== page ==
Domestic Violence Statistics The Horrific Reality

Domestic violence is, in many ways, a quiet epidemic. Though in plain sight, victims are often invisible, fearfully denying their situation and hiding behind the facade of a happy home. But the statistics reveal a shocking reality. Every nine seconds, a woman in America is assaulted or beaten, according to the National Coalition Against Domestic Violence. A mind-boggling one in three women (and one in four men) has been a victim of physical brutality by an intimate partner, the group also reports. That makes intimate partner violence “the single greatest cause of injury to women,” per the Domestic Violence Intervention Program.

Hard to imagine the scope we’re talking about? Consider this: The number of women killed by a current or former male partner added up to nearly double the soldier lives lost in war in Afghanistan and Iraq during the same 11-year time frame, The Huffington Post calculated last year.

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“Domestic violence is an epidemic, no matter what statistic you look at, yet as a society we often close our eyes to it,” Amy Sanchez, director of Break The Cycle, an organization on the NO MORE steering committee, tells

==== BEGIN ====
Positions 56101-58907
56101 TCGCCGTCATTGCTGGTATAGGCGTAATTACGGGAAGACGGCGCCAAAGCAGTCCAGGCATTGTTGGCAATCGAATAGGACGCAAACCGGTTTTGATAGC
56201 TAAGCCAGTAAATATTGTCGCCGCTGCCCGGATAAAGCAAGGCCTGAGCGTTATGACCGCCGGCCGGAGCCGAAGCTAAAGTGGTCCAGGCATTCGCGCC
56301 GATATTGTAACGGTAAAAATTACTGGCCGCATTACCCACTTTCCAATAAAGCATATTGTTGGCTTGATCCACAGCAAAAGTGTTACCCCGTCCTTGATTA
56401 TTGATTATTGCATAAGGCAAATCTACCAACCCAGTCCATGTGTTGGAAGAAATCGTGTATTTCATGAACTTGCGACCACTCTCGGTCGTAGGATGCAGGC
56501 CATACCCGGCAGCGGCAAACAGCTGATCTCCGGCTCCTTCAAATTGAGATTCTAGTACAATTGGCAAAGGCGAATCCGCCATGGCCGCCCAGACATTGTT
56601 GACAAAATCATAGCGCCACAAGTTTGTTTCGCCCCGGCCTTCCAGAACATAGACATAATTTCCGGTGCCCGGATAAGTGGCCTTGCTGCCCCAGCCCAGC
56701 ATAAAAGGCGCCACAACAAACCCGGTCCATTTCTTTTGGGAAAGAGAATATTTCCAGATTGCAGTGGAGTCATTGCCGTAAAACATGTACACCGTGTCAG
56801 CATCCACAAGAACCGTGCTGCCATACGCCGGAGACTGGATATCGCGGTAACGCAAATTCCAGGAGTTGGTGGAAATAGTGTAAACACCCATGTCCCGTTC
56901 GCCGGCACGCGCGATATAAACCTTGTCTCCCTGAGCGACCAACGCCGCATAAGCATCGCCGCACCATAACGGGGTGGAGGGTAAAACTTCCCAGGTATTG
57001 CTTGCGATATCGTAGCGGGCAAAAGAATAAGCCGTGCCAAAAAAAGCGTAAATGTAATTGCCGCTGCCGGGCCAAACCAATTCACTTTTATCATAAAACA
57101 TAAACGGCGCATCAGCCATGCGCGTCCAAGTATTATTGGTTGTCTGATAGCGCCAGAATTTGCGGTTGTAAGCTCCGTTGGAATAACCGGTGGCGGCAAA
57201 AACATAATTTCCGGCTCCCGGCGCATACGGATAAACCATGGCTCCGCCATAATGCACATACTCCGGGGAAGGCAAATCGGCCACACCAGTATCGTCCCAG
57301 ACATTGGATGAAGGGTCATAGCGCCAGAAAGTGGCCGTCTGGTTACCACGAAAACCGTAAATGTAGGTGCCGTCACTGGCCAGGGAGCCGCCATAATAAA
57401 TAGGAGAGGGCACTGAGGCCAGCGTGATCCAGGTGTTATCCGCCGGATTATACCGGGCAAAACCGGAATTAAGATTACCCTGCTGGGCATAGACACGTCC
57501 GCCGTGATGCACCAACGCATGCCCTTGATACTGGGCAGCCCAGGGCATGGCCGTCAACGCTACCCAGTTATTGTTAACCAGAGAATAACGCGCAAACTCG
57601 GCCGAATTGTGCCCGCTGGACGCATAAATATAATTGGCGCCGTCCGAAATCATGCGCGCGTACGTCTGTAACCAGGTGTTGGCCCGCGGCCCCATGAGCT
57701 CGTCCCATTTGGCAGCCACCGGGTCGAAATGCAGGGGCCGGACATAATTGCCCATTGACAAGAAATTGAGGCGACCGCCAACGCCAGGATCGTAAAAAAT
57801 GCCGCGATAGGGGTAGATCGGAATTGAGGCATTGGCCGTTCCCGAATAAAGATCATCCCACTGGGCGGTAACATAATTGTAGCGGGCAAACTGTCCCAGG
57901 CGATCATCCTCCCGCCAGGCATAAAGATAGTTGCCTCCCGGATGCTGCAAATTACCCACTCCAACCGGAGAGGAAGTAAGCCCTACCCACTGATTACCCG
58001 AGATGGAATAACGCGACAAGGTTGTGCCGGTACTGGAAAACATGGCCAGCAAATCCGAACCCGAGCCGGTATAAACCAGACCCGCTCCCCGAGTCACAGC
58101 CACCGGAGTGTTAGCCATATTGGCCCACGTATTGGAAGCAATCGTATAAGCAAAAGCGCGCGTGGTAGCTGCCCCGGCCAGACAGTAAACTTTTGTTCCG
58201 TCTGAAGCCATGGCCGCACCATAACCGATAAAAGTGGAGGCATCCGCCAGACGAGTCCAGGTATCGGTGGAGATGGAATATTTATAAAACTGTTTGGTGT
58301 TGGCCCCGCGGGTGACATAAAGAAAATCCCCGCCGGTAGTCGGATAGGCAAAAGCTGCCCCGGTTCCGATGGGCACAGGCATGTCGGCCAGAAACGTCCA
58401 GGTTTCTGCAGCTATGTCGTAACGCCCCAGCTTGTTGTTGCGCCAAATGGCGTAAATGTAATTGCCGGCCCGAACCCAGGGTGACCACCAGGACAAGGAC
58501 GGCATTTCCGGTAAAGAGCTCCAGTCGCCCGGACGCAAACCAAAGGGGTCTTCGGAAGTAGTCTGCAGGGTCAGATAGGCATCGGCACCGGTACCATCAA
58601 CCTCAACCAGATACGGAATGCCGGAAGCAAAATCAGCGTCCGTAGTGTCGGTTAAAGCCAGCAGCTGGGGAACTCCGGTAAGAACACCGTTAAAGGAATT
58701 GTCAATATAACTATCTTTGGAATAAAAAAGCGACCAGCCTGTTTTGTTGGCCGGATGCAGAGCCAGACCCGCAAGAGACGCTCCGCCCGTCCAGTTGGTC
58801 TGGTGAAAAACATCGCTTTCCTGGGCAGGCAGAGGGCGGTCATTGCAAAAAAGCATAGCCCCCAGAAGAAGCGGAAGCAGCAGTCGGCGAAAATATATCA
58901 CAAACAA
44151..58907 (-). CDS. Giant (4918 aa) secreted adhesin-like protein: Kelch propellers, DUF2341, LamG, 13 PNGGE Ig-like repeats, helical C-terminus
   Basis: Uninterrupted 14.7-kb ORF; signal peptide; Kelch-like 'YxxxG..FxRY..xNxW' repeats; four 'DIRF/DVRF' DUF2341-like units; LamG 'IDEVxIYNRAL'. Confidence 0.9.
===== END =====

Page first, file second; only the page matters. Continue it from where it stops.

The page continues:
And although the rate of family violence in the U.S. has slightly decreased during the last 10 years, there are “millions of women and children that we know are living in violent homes every day,” Sanchez notes. “If we had a health issue that we knew was affecting millions of people, we’d work together to figure it out, like with what’s been done to address smoking and heart disease. But because this is a ‘private’ issue, a ‘family matter,’ people don’t talk about it.”

In an effort to topple that taboo, pulled together a slew of surprising statistics on the subject — and the data is eye-opening.

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The uncomfortable truth? The majority of marriages will include some violence. The Domestic Violence Intervention Program (DVIP) reports that the FBI “estimates violence will occur during the course of two-thirds of all marriages.”